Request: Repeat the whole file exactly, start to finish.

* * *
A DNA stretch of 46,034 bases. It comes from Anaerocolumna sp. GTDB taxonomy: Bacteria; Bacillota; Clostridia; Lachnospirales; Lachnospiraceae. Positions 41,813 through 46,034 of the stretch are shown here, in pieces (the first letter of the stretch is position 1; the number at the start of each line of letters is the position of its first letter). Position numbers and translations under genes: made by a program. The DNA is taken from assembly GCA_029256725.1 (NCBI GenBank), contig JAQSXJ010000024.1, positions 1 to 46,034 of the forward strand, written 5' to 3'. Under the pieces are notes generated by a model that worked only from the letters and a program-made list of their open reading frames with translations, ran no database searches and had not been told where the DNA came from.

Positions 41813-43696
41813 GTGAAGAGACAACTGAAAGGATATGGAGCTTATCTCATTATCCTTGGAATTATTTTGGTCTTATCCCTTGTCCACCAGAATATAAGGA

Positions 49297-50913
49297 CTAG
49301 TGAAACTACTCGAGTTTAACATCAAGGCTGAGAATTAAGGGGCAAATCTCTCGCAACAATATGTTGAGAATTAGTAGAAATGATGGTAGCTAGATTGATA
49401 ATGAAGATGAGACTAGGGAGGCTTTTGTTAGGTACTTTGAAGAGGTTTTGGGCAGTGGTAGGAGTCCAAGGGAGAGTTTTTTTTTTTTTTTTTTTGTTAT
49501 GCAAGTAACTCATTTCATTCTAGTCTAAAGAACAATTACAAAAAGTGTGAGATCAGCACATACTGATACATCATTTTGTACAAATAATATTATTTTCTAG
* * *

A DNA stretch of 46,034 bases. It comes from Anaerocolumna sp. GTDB taxonomy: Bacteria; Bacillota; Clostridia; Lachnospirales; Lachnospiraceae. Positions 41,813 through 46,034 of the stretch are shown here, in pieces (the first letter of the stretch is position 1; the number at the start of each line of letters is the position of its first letter). Position numbers and translations under genes: made by a program. The DNA is taken from assembly GCA_029256725.1 (NCBI GenBank), contig JAQSXJ010000024.1, positions 1 to 46,034 of the forward strand, written 5' to 3'. Under the pieces are notes generated by a model that worked only from the letters and a program-made list of their open reading frames with translations, ran no database searches and had not been told where the DNA came from.

Positions 41813-43696
41813 GTGAAGAGACAACTGAAAGGATATGGAGCTTATCTCATTATCCTTGGAATTATTTTGGTCTTATCCCTTGTCCACCAGAATATAAGGA

Positions 49297-50913
49297 CTAG
49301 TGAAACTACTCGAGTTTAACATCAAGGCTGAGAATTAAGGGGCAAATCTCTCGCAACAATATGTTGAGAATTAGTAGAAATGATGGTAGCTAGATTGATA
49401 ATGAAGATGAGACTAGGGAGGCTTTTGTTAGGTACTTTGAAGAGGTTTTGGGCAGTGGTAGGAGTCCAAGGGAGAGTTTTTTTTTTTTTTTTTTTGTTAT
49501 GCAAGTAACTCATTTCATTCTAGTCTAAAGAACAATTACAAAAAGTGTGAGATCAGCACATACTGATACATCATTTTGTACAAATAATATTATTTTCTAG